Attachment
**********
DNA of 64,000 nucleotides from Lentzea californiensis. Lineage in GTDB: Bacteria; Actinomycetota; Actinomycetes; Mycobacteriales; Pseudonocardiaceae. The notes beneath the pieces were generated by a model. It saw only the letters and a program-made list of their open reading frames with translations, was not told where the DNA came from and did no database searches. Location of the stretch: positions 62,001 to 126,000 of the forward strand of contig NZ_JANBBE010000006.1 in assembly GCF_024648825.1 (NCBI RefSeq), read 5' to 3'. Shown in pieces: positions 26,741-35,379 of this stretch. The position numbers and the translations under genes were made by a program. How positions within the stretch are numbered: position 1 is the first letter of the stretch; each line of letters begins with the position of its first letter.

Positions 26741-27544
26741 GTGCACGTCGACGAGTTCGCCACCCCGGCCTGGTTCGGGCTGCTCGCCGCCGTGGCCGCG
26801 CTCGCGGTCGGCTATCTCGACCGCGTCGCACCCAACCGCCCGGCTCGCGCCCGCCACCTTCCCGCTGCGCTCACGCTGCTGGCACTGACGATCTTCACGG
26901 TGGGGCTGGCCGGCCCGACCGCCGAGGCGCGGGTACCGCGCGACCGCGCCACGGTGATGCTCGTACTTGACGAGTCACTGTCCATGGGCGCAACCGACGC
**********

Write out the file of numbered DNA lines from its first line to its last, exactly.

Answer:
DNA of 64,000 nucleotides from Lentzea californiensis. Lineage in GTDB: Bacteria; Actinomycetota; Actinomycetes; Mycobacteriales; Pseudonocardiaceae. The notes beneath the pieces were generated by a model. It saw only the letters and a program-made list of their open reading frames with translations, was not told where the DNA came from and did no database searches. Location of the stretch: positions 62,001 to 126,000 of the forward strand of contig NZ_JANBBE010000006.1 in assembly GCF_024648825.1 (NCBI RefSeq), read 5' to 3'. Shown in pieces: positions 26,741-35,379 of this stretch. The position numbers and the translations under genes were made by a program. How positions within the stretch are numbered: position 1 is the first letter of the stretch; each line of letters begins with the position of its first letter.

Positions 26741-27544
26741 GTGCACGTCGACGAGTTCGCCACCCCGGCCTGGTTCGGGCTGCTCGCCGCCGTGGCCGCG
26801 CTCGCGGTCGGCTATCTCGACCGCGTCGCACCCAACCGCCCGGCTCGCGCCCGCCACCTTCCCGCTGCGCTCACGCTGCTGGCACTGACGATCTTCACGG
26901 TGGGGCTGGCCGGCCCGACCGCCGAGGCGCGGGTACCGCGCGACCGCGCCACGGTGATGCTCGTACTTGACGAGTCACTGTCCATGGGCGCAACCGACGC